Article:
come home before the sun rises."
Off they started, running and
swinging the buckets In their hands;
instead of working, they began to
teeter, on the grass blades and play
hide-and-seek among the flowers.
And* do you know, they played and
played all that night, and forgot all
about the dew and the Ivory buckets,
till the great red sun could bc seen.
It was past time for going home
and too late to gather dew.
What would the fairy mother say?
"We'll hang our ivory buckets on
these stems, and to-night come and
fill them," they said.
Then they went home, and they fels,
very sorry when they saw how sad
their fairy mother looked.
As soon as the sun went down, they
hurried to the garden. First one lit
tle fairy, then another and another,
tried to pick his bucket from the stem
where he had left it, but lt was of no
use. All the buckets were tightly
fastened to the stems and turned up
They have been fastened that way
ever since, and perhaps if you look in
your garden you will find some of the
fairies' ivory buckets.-Emma L.
Hammond, In Kindergarten Review.
RETURNING GOOD FOR EVIL.
Among the captives carried away
from the land of Israel by the army
of the King of Syria was a little girl,
who became handmaid to the wife of
the captain of the Syrian army. Now,
when the little captive maid found
that her master suffered from a ter
rible illness, she remembered the
great prophet in her own land, who
was ablo to heal people of disease.
And she told her mistress that if
only her master could see the prophet
who dwelt in Samaria he could be
cured. So the Syrian captain went
to the land of Israel asking to be
cured. Now the King of Israel feared
that he had only come to seek a
quarrel. But when the prophet
heard of his visit he sent and told
him to wash seven times in the River
Jordan and he would be cleansed.
But the Syrian captain was too proud
to do as the prophet bade, saying,
"Are not the rivers of Damascus bet
ter than the waters of Israel?" And
he went away in a rage. Afterward
his servants persuaded him to do as
the prophet had said. And he went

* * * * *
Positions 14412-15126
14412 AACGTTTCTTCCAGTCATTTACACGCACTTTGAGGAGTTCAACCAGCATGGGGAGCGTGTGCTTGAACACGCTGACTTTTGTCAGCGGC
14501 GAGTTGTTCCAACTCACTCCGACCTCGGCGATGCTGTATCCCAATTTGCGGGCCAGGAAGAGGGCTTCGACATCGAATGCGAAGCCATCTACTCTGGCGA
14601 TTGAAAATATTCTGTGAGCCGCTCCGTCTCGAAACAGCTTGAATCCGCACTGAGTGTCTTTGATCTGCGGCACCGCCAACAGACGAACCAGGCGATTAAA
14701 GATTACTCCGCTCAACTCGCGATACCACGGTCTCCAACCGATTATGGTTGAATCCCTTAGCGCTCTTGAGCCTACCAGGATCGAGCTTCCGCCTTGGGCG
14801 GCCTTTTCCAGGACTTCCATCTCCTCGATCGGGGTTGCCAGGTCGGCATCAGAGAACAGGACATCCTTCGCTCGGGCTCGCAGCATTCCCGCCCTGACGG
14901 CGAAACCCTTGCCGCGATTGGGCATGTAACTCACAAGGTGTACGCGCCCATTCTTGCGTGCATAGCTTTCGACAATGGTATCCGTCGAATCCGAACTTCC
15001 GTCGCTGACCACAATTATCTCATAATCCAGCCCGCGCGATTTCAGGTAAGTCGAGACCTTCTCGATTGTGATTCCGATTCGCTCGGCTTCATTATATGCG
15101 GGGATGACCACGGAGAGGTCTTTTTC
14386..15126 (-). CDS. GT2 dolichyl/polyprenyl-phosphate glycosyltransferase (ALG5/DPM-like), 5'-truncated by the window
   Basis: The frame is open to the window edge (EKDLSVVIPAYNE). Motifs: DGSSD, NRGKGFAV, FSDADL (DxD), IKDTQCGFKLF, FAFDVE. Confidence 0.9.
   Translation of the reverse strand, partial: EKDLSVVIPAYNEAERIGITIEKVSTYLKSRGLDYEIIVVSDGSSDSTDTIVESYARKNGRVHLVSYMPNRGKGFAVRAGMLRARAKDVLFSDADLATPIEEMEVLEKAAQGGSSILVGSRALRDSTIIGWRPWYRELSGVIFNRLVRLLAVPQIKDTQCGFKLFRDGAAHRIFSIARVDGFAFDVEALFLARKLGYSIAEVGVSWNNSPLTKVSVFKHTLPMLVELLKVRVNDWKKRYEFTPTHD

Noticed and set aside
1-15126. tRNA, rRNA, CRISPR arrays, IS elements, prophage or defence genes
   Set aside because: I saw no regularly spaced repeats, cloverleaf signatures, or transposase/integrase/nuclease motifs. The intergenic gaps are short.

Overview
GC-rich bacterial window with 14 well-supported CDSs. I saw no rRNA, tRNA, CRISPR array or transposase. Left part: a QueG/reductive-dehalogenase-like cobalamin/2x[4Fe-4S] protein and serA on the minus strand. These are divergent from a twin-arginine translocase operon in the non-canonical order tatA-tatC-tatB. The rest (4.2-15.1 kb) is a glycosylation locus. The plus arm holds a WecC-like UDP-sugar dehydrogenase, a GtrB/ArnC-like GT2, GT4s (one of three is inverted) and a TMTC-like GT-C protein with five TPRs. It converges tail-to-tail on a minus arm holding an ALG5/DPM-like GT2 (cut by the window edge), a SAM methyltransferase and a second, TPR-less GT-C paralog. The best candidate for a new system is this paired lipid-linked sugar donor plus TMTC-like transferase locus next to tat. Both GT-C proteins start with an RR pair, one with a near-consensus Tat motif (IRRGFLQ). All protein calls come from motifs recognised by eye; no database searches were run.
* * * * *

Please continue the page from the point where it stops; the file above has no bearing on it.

and dipped seven times in the Jordan,
and was at once cleansed of his dis
Do, you remember the names of
the Syrian captain and of the prophet
to whom he was sent by the kind
hearted little captive maid?-Wash,
A WISE PROVISION.
If the world were to become bird
less, it is estimated that lt would tak9
only nine years for the bugs and in
sects to eat up all the crops and
orchards, so' that man simply could
not live, in spite of all the sprays
and poisons that ever were or will be
invented. When boys kill birds they
destroy their best friends. If we fool
ishly kill them in order to protect
the crops, we may find that we have
only protected destructive insects,
and that they will eat a- hundred
times more than the bird would have
Perhaps you would like to hear
about the whale I saw on my way to
Maine this summer. We were sitting
on the deck of the steamer when,
away in the distance, we saw a large
jet of water shoot into the air. The
people all hurried to the side deck,
and when the fountain of water had
stopped we could see the whale. It
looked like a large, black rock pro
jecting from the water. Every once
in a while it threw up jets of water,
j until it was lost to sight.-Helen
Henderson, in the New York Tribune
Seven Sisters in Wedding Party.
Mrs. John Sweeney, 1579 Kenmore
avenue, and seven of her eight daugh
ters helped to make up a unique Wed
ding party Wednesday night when
two of the daughters-Miss Kather